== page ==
Brown Recluse Spider. Here’s How to Effectively Treat a bite
Brown Recluse Spider Bites, What to Do.
Brown Recluse Spider Bites. How to Effectively Treat a bite when there is no medics about, when camping, Hiking, or a SHTF event. You Won't die but need treat this ASAP.
Most spiders are absolutely harmless to humans. In fact, of the over 20,000 different species of spiders that inhabit the Americas, only 60 are capable of biting humans. Within that small group, only four are known to be dangerous to humans:
The brown recluse, the black widow, the hobo or aggressive house spider, and the yellow sac spider. Within this select group, only the brown recluse and the black widow spider have ever been associated with significant disease and very rare reports of death.
These spiders are not aggressive and bite only when threatened, usually when pressed up against the victim's skin.
They seek out dark, warm, dry environments such as attics, closets, porches, barns, basements, woodpiles, and old tires, most bites occur in the summer months. Basically where we keep all of our Preps, and may not have time, in a Bug-out Situation, to check for these nasty little problems.
I have had the pleasure of having been bitten by a Brown Recluse when I took my belongings out of Long Term Storage. It never hurt and only itched. Every evening in the shower I would clean it, and after a few months it was healed.
At a Pool Party months later, a friend of mine that was a Trauma Nurse, ask me when I had been Bitten by a Brown Recluse? He said I was lucky to have not lost more skin.
What are the symptoms of a brown recluse spider bite?
Brown recluse spider bites often go unnoticed initially because they are usually painless bites. Occasionally, some minor burning that feels like a bee sting is noticed at the time of the bite and a small white blister develops at the site of the bite.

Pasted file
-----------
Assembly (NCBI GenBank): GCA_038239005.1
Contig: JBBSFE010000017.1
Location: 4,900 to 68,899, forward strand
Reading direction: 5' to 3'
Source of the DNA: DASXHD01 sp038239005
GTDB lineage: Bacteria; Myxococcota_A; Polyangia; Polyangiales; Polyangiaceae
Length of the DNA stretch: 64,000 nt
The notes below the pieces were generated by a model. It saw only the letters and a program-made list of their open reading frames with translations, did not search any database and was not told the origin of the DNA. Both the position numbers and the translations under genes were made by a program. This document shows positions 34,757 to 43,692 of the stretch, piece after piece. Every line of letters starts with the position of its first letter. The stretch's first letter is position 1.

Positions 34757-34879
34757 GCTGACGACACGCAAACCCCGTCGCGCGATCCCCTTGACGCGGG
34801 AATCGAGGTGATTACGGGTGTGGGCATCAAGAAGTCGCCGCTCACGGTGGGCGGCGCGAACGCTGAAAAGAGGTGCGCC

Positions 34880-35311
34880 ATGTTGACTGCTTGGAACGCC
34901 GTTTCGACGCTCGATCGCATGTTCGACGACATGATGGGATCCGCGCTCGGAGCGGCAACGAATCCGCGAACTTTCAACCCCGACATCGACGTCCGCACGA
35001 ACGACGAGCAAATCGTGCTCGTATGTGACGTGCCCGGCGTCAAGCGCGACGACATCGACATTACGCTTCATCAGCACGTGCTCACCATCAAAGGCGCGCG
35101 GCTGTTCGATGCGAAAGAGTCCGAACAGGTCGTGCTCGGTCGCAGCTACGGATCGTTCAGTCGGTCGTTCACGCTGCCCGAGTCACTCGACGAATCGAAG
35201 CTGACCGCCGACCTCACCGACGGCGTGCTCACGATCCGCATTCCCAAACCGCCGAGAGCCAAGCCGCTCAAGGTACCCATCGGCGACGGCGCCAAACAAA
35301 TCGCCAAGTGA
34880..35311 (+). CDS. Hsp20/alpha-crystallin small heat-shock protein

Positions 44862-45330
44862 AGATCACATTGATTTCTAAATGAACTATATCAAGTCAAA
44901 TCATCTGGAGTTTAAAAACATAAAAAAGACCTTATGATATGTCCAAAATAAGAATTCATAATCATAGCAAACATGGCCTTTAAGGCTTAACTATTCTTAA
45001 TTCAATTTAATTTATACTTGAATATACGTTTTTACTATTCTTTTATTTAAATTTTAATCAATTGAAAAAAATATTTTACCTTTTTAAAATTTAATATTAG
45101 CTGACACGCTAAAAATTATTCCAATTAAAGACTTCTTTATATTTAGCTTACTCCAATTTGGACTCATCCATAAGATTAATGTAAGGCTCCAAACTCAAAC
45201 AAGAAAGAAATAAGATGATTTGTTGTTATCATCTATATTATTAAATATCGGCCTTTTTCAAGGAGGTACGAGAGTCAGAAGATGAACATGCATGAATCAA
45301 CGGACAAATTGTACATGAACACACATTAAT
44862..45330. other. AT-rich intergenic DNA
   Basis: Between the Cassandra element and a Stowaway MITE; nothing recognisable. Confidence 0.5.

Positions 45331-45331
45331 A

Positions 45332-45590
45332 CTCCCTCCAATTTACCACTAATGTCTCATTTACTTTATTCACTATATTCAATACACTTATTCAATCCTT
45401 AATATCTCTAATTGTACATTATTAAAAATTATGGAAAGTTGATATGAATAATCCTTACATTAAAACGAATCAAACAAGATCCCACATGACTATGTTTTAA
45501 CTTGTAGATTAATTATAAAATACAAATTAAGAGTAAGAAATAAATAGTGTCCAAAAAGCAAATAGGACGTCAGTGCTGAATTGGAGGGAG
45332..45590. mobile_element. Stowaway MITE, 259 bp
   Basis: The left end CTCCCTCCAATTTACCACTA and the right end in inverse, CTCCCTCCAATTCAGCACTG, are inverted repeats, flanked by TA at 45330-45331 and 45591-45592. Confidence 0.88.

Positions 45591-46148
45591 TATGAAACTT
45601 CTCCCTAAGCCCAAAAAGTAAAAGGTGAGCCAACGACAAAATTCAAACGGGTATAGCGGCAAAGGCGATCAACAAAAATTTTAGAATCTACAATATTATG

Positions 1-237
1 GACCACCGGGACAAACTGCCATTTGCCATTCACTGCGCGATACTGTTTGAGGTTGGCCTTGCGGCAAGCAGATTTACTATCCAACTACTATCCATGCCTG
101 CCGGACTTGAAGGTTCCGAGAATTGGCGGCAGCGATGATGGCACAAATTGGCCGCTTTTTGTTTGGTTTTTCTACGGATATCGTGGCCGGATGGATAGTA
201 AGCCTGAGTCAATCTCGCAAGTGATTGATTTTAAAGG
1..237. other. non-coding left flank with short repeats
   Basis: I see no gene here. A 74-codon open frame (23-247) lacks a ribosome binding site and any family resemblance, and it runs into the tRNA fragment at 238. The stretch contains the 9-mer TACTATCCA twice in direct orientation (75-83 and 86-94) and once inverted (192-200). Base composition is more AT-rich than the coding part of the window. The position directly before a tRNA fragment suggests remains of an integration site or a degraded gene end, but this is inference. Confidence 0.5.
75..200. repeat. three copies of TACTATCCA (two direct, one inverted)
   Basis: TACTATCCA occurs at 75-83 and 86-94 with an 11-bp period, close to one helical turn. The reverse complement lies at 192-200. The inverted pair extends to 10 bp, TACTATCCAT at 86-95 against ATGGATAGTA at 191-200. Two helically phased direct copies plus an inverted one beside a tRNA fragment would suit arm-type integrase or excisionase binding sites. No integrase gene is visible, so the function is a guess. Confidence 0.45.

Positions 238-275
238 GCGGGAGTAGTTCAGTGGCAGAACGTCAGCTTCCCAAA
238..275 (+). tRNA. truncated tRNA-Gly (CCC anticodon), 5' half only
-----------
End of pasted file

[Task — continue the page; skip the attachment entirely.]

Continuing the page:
Symptoms usually develop two to eight hours after a bite. Keep in mind that most bites cause little tissue destruction. Victims may experience these symptoms:
- severe pain at bite site after about four hours,
- severe itching,
- and myalgias (muscle pain).
Although an immunologic (ELISA based) test for brown recluse spider bite has been developed, it is not commercially available or in routine use, therefore currently no specific lab findings can routinely confirm a brown recluse bite.
After a spider bite, DO:
- Apply ice to decrease pain and swelling.
- Elevate area if possible above the level of the heart.
- Wash the area thoroughly with cool water and mild soap.
- Avoid any strenuous activity because this can spread the spider's venom in the skin.
- Use acetaminophen (Tylenol) for pain relief and Inflammation.
After a spider bite, DO NOT:
- Do not apply any heat to the area. This will accelerate tissue destruction.
- Do not apply any steroid creams to the area such as hydrocortisone cream.
- Do not attempt to remove the spider venom with suction devices or cut out the affected tissue.
- Do not apply electricity to the area. Anecdotal reports of high voltage electrotherapy from common stun guns have never been shown to be effective in any scientific studies. This can also cause secondary burns and deepen tissue destruction.
- Do not apply a tourniquet to the extremity involved.
A Great Home Remedy
So if you have been bitten by this spider (or any other spider). I found this HERE, but if you don't like Reading 4 Pages (With Advertisements) just to get this, like me, here it is.
- The first thing that you should do is apply activated charcoal directly to the wound. This is something that should always be kept in the medicine cabinet for poison emergencies. You can find it inside capsules sold at health food stores, or you can buy it in the aquarium department of a grocery store.
- Apply a thick paste to the bite area that is made from the fine charcoal powder and water. Activated charcoal is a well-known toxin absorber. The fact that this treatment was developed and is effective for spider and snake bites makes sense since charcoal helps absorb the poison.
- Tape the charcoal and water mixture to the bite, and leave for four hours. Using it again, or for longer periods is unlikely to help. After the first few hours, charcoal will no longer be useful.
- Purchase bentonite clay powder from a health food store, and mix it with enough water to form a paste. Apply this paste onto the wound, and cover it with medical tape.Brown recluse spider bites usually take 6-8 weeks to heal, but this treatment method should speed the process dramatically, and reduce suffering in the meantime. Hopefully it will help victims eliminate, or at least reduce the crater scars that these spiders have become infamous for causing.
Because We all Prep, and have tons of stored Clothing, Bedding, Tarps and such, we need to always take this stuff out in advance. Shake, Open and Inspect your Gear, otherwise you may crawl into the sack, or put on some pants with this little problem.
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